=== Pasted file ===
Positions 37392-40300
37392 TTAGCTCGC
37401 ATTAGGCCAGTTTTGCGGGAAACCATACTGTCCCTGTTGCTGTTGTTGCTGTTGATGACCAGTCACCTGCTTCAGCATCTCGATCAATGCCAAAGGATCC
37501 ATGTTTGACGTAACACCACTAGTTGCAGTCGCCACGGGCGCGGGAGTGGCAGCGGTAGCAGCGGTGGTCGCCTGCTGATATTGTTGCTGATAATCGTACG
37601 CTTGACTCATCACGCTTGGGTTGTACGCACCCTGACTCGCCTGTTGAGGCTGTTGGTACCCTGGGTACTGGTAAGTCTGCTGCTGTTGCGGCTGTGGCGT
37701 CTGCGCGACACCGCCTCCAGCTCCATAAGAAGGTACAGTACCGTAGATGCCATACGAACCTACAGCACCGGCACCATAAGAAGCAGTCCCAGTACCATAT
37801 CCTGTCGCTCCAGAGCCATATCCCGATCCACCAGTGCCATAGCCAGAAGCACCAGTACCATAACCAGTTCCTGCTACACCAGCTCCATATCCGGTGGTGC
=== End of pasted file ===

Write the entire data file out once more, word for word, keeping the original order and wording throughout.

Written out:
Positions 37392-40300
37392 TTAGCTCGC
37401 ATTAGGCCAGTTTTGCGGGAAACCATACTGTCCCTGTTGCTGTTGTTGCTGTTGATGACCAGTCACCTGCTTCAGCATCTCGATCAATGCCAAAGGATCC
37501 ATGTTTGACGTAACACCACTAGTTGCAGTCGCCACGGGCGCGGGAGTGGCAGCGGTAGCAGCGGTGGTCGCCTGCTGATATTGTTGCTGATAATCGTACG
37601 CTTGACTCATCACGCTTGGGTTGTACGCACCCTGACTCGCCTGTTGAGGCTGTTGGTACCCTGGGTACTGGTAAGTCTGCTGCTGTTGCGGCTGTGGCGT
37701 CTGCGCGACACCGCCTCCAGCTCCATAAGAAGGTACAGTACCGTAGATGCCATACGAACCTACAGCACCGGCACCATAAGAAGCAGTCCCAGTACCATAT
37801 CCTGTCGCTCCAGAGCCATATCCCGATCCACCAGTGCCATAGCCAGAAGCACCAGTACCATAACCAGTTCCTGCTACACCAGCTCCATATCCGGTGGTGC